Three E9 Drivers Share a Love for One Amazing Car
Three different owners, three different stories, one shared passion for a great BMW—the amazing E9. Universally regarded as one of the finest GT coupes ever built, E9s offer unmatched style, grace, comfort, and performance in one incredibly alluring shape. We questioned three lucky owners about their cars, compiled their thoughtful answers, and shared the very best below—we hope you enjoy reading it as much as we enjoyed speaking with them.
Q: Could you tell us a bit about your E9 and what makes it so special?
Chris Macha: Well I bought it about eight years ago, sight unseen, off of eBay. The listing had about 65 pics or so, and it looked pretty good in them. I had it shipped down here to my home from up in the Bay Area, which is where I believe it spent most of its time, apart from a few years in Seattle. The day it arrived was rainy, as California was having a really wet year with record rainfall, and it wouldn’t start! The guy who drove the truck that towed the trailer it was on swore to me it had started just fine the day before when he picked it up, though.
I got it into my garage and it just wasn’t the car I had been expecting, it was a muddy brown, with yellow-ish MBTex vinyl interior, it just hadn’t been taken very good care of and was pretty tired. I didn’t want to get into a restoration, as I had just sold a 230SL I had restored a few years earlier, but I was kind of forced into it. I did most of the mechanical work myself, and the first thing I did was swap out the auto for a five speed, then worked on the brakes, suspension, all that stuff—I had the head off the motor at one point and decided as long as I was in there I might as well really get the engine bay nice and clean, so when you open the hood people just go “wow!”, it’s really nice. All the heavy-lifting, though, was done by the Coupe King, a really nice guy with a ton of expertise—he did the paint, interior, all the trim work, that kind of stuff, and it turned out just beautifully.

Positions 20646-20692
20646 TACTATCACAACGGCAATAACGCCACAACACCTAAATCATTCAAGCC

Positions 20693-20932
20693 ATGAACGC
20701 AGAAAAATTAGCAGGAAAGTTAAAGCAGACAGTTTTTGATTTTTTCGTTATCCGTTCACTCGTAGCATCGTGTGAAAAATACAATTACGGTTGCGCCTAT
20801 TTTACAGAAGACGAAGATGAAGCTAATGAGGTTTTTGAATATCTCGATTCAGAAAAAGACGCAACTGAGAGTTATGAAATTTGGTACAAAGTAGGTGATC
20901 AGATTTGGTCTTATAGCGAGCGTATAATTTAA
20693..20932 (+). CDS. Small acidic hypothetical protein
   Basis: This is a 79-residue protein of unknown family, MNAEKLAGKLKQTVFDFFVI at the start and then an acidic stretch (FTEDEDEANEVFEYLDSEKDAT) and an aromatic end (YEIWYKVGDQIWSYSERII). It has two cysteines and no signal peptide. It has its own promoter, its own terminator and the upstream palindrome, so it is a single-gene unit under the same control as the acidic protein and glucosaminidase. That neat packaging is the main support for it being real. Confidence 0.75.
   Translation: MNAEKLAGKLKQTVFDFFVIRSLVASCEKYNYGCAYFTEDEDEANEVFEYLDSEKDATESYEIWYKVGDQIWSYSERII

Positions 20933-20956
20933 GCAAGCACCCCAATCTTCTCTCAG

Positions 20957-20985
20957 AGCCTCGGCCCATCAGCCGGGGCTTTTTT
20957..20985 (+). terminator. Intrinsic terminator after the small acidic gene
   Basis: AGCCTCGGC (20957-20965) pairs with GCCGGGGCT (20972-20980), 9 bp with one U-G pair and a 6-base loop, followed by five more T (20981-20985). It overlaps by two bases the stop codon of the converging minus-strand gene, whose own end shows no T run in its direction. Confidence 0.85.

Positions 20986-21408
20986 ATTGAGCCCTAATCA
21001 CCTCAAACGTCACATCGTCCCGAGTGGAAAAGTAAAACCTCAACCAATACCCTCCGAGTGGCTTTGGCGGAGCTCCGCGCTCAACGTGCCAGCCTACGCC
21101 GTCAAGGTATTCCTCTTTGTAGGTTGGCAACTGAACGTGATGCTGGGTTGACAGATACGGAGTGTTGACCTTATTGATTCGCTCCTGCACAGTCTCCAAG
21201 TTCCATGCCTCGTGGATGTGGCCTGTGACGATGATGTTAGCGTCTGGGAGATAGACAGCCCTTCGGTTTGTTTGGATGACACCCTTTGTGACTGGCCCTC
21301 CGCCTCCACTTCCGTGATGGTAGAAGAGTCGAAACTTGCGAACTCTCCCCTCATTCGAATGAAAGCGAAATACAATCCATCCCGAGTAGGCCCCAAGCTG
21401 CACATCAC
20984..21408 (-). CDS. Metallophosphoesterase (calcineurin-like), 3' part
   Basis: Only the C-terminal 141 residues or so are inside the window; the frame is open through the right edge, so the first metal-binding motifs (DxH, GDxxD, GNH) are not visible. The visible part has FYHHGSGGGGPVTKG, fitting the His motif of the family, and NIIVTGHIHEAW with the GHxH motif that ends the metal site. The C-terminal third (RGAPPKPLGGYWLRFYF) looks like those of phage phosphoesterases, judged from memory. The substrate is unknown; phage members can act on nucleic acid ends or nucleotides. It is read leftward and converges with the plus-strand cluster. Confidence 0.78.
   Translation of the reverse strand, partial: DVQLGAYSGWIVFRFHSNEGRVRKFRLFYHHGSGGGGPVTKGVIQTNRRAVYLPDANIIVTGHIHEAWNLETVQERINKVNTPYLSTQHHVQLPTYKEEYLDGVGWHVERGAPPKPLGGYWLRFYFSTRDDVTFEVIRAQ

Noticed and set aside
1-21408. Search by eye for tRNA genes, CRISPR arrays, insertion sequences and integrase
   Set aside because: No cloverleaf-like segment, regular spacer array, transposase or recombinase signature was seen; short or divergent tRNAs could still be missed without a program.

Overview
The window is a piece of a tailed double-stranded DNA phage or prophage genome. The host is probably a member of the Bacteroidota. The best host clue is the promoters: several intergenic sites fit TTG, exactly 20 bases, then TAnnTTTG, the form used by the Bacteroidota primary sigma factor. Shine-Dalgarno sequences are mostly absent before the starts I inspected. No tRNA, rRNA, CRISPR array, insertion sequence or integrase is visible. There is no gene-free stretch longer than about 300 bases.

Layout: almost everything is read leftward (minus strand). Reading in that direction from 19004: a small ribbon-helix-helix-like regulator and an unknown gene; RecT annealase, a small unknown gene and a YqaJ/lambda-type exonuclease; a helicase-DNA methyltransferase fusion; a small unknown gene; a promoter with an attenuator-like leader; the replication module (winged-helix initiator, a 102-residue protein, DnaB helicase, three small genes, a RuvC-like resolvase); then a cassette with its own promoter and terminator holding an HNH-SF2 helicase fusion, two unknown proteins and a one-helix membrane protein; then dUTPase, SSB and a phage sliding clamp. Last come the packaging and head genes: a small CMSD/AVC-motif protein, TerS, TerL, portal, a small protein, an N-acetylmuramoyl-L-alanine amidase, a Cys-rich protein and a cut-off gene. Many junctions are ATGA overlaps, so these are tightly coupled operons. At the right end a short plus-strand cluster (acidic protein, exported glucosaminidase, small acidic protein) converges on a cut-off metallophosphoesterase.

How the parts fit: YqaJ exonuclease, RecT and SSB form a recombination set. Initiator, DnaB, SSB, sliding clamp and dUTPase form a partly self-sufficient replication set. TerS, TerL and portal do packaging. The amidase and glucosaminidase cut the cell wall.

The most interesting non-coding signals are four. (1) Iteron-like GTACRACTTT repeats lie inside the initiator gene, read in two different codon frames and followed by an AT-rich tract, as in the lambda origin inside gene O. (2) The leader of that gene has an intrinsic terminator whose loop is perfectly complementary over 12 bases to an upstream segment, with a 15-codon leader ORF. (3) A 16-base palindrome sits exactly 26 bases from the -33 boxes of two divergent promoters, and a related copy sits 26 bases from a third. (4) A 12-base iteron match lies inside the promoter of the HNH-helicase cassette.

It’s a ’73, so its fitted with these weird little 2.5 MPH bumpers that are a little bit longer than the Euros but quite a bit smaller than the 5 MPH items, and they look like they’re installed upside down, too. I’m a real originality freak, and besides removing the side-marker lights everything is as it would’ve been new. It’s just a matter of getting it clean, and then keeping it clean.
Q: How does it get under your skin?
Chris Macha: Well it’s just a pleasure to drive, a true GT. I love to just get in it and drive it and enjoy it, something I do quite a bit of, as I put about 5,000 miles a year on it. I take it out to Cars & Coffee in Irvine most Saturday mornings, and have had quite a bit of success at various concours, too, especially the BMWCCA events held in Carmel, where I’ve had the good luck of winning several years in a row. I’m taking it out to BMW’s Oktoberfest event and entering it in their concours this year, too, but I’ve heard they’re quite a bit more rigorous with their scoring—BMWCCA’s events are more just like a friendly, “clean car” competition, so we’ll see how I do. I’m planning on retiring it from the concours circuit afterwards, but will continue to display it. I won’t ever get rid of it, I just don’t see what can replace it—a lot of guys say that, but I mean it.
Q: Describe your car for us, please.